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What To Do With Thanksgiving Leftovers: Lessons From Blue Duck Tavern

What to do with Thanksgiving leftovers??? Perhaps you aren't thinking about this quite yet. After all, it's only Wednesday! It's the day before Thanksgiving: are you hosting? Are you doing all the cooking? Will there be turkey on your menu?

I'm flying to UTAH tomorrow to visit my friend Rachael and her family!!! We even have a hashtag figured out for our trip: #fujimangoreunion ;) I cannot wait to see Rachael again and to meet the rest of the Fuji family.

Before I leave though, I want to share with you a great experience I had this past Saturday.

Blogging has its perks! This past Saturday I was invited by Heather Freeman PR  to attend a cooking class and dinner at the Blue Duck Tavern in Park Hyatt. I've dined at the Blue Duck Tavern several times in the past, and always find the food, the service and the atmosphere superb.

This event was part of the Masters Program and promised to teach me and the other seven attendees a few ideas for what to do with Thanksgiving leftovers.

Upon arrival, each participant received a glass of Virginia's Thibault-Janisson Brut and an apron. The sparkling wine was refilled at least once. I wasn't complaining!

Then we met chef Ryan LaRoche and learned how to make dumplings. I was expecting fluffy pillow'y dumplings, but these resembled pasta. Ryan demonstrated how to make the dough and then used an incredibly cool tool (see below) to cut the rolled out dough into shapes.

Then we all got to roll out the dumpling dough and make our own shapes. Because I'm quite fancy, I cut my dumplings into diamonds ;)

By the way, check out the gorgeous open kitchen at the Blue Duck Tavern!

It was really nice to have such a small and intimate class and to have the chef all to ourselves. Ryan was ready to answer any of our questions and was clearly in love with his job.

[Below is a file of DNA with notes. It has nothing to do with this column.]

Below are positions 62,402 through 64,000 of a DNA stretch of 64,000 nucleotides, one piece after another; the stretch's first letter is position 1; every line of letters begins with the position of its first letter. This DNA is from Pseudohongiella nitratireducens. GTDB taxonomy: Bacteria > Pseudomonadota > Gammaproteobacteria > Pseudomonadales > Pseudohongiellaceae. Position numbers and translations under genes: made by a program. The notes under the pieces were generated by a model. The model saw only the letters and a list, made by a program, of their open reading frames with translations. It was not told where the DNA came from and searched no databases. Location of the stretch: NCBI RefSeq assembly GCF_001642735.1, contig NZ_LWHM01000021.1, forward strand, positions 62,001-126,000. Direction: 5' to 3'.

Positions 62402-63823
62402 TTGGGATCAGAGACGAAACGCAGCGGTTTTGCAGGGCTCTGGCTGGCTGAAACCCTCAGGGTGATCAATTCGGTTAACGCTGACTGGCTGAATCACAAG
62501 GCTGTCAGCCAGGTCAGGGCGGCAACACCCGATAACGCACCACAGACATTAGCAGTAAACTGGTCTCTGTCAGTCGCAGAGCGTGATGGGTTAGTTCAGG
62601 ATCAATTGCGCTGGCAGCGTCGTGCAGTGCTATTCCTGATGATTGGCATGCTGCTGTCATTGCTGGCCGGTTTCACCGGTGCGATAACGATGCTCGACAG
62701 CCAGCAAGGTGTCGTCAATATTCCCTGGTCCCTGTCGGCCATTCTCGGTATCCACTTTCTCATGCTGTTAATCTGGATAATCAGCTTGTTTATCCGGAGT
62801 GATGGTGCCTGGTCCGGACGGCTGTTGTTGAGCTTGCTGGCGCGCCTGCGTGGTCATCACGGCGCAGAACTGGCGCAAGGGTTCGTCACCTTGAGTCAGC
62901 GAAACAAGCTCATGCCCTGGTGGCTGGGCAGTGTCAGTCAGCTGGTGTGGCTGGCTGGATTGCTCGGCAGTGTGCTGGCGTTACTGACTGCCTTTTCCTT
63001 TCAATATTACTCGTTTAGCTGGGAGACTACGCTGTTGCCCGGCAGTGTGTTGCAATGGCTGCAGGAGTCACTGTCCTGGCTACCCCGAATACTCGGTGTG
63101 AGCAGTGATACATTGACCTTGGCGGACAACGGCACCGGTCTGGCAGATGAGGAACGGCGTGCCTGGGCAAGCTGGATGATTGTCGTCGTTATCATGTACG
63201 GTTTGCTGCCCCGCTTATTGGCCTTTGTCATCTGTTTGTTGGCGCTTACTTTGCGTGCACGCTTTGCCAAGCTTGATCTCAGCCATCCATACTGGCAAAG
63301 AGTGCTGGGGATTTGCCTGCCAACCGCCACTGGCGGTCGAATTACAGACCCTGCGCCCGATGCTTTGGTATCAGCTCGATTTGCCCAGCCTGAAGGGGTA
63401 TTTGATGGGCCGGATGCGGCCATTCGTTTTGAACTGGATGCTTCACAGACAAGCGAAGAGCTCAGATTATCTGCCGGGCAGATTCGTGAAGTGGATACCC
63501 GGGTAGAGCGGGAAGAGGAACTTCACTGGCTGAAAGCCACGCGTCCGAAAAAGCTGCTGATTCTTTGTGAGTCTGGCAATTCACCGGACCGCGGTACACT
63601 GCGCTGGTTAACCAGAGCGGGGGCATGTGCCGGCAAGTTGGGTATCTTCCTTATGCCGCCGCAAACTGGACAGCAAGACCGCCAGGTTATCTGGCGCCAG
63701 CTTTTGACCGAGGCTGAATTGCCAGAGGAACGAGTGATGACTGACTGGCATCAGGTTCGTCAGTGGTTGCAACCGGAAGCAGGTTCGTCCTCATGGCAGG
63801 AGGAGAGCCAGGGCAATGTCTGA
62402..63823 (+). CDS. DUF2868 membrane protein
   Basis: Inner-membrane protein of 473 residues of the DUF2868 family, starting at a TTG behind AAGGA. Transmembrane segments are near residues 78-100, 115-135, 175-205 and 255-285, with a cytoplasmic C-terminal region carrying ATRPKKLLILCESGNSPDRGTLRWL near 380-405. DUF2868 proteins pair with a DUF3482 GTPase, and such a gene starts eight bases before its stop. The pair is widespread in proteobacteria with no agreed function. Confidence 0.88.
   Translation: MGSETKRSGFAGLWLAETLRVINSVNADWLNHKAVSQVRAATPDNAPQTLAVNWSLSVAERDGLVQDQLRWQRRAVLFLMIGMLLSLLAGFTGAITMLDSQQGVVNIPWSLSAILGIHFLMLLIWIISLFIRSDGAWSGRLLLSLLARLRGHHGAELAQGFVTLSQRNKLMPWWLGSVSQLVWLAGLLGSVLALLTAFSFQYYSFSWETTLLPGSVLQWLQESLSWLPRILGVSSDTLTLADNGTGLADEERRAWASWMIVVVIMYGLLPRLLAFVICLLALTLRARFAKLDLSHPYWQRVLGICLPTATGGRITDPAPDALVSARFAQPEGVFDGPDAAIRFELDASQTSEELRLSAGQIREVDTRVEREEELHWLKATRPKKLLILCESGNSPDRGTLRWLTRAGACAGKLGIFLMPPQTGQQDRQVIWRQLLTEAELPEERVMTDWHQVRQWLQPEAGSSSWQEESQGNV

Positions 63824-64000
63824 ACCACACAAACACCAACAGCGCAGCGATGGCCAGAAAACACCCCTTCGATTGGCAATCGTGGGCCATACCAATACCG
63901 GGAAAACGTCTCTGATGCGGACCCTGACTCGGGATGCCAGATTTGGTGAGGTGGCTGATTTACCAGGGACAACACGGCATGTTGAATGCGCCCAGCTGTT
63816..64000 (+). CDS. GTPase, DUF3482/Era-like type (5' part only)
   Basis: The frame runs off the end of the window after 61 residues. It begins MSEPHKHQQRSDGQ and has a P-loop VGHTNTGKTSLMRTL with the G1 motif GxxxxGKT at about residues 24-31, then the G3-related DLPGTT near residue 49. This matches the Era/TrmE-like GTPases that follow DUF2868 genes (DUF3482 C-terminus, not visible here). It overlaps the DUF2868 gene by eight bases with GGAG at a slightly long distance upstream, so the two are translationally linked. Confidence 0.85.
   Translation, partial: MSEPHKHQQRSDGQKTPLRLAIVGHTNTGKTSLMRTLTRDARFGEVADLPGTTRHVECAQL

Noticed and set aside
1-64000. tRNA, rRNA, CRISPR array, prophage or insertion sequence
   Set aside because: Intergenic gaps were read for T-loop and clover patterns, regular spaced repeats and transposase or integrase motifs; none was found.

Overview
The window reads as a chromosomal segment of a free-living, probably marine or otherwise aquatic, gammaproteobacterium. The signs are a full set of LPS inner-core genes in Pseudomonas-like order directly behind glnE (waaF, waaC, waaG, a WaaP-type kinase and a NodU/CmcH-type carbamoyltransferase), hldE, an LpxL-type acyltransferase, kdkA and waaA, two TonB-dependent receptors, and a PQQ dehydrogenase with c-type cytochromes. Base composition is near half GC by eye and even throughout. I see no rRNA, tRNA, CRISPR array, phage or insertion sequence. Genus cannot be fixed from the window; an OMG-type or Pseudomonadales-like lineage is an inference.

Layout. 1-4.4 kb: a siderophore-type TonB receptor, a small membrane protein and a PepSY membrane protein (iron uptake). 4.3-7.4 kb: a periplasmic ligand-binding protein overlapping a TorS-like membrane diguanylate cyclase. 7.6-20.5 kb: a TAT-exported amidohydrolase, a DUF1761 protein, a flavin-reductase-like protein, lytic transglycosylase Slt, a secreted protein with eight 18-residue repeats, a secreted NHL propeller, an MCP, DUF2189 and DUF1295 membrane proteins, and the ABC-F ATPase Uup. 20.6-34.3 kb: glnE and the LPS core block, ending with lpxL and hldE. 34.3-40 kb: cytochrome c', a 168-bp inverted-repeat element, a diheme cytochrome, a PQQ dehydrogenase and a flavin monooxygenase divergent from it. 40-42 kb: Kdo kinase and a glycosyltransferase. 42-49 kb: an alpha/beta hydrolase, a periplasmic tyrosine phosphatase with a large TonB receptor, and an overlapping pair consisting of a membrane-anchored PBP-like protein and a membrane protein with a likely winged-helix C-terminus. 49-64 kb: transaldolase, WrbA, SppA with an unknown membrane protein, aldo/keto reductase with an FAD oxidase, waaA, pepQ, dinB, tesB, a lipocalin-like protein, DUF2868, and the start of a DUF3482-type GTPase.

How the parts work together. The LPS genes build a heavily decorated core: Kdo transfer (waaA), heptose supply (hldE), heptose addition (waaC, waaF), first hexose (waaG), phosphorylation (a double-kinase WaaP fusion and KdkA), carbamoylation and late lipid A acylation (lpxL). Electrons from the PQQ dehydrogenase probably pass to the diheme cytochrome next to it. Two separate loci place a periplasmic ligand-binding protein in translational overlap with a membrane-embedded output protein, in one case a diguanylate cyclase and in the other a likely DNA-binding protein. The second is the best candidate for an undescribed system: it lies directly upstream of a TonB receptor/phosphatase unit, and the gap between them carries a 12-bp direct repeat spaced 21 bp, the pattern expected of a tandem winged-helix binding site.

Once the dumpling were whisked away, we went to a beautifully set table and started our meal.

Roasted Brussels Sprouts & Poached Egg with Heirloom Apple and Pickled Pearl Onion
Recipe courtesy of Ryan LaRoche {I made a few slight edits in directions}

1 pound Brussels sprouts, trimmed, halved and blanched
1 firm apple cored and chopped
1/2 cup Nueske's bacon lardons
2 farm eggs
1/3 cup pickled pearl onions plus 2 tablespoons brine/pickling juice
Fleur de Sel salt and freshly ground pepper

Render the bacon in a large skillet until slightly brown. Remove and set aside.
Place the apple and sprouts in the bacon fat cut side down and cook until brown.
Add the pickled onions and bacon and cook until warm. Add the pickling brine. Season with sea slat and black pepper.
To prepare the egg, heat water in a pan on high until it reaches a bare simmer and bubbles start appearing at the bottom of the pan (bring the water to 144 F) and gently place the eggs in {in the shell!!!}. Cook for one hour and remove.
Place the eggs {out of the shell} over the Brussels sprouts, crack them open and enjoy.

How gorgeous is this dish? The version we had included raw apple julienned on top of the Brussels sprouts as well as micro greens.

Turkey Dumpling Soup
Recipe courtesy of Ryan LaRoche {I made a few slight edits in directions}

The Soup
1 turkey carcass plus bits and scrapings
1 onion, sliced
1 cup chopped celery plus leaves
1/2 to 1 cup sliced carrots (optional)
bouquet garni: 3 or 4 sprigs of parsley (1 tablespoon fresh or 1 teaspoon dried), 2 sprigs of thyme (1 heaping teaspoon fresh or 1/4 teaspoon dried), 1 small bay leaf
water to cover
salt to taste

Place all ingredients in a pot and reduce at a simmer. Strain out the bones and keep warm.

The Dumplings
2 cups unbleached all-purpose flour
1 tablespoon baking powder
1 teaspoon salt
2-4 tablespoons melted butter (1/4 to 1/2 stick)
3 tablespoons chopped fresh chives (or 1 tablespoon dried)
3/4 cup buttermilk

In a bowl mix the flour, salt and baking powder together. In a separate bowl, mix the butter, chives, and buttermilk together. Next, slowly add the liquid into the dry mix making sure you don't over mix. Once it's combined, roll the dough out and cut into pieces. {You want the dough to be about 1/8 to 1/4" thick.}

Cook the raw dumplings in the turkey broth and enjoy.

Our broth was poured tableside and the soup was finished with dill crème fraiche.

I wish you could smell the aroma! It was such a decadent dish.

Both the Brussels sprouts and the soup were served with Virginia wines: Boxwood Estate Cabernet France Rose and Linden Claret from Linden Vineyards.

And then there were two desserts: cranberry sauce hand pie and pumpkin pie milkshake prepared by Naomi Gallego. Yes, they were as amazing as they sound! 

This entire experience was such a treat! Each student received house made pickled mustard seeds and a hand pie as a thank you gift for attending (as well as the apron!).

Thank you to everyone who made this event possible. Happy Thanksgiving!

Disclosure: I attended the class/dinner free of charge, but was not under any obligation to blog about it. All opinions are my own. The class was $65 for regular people ;)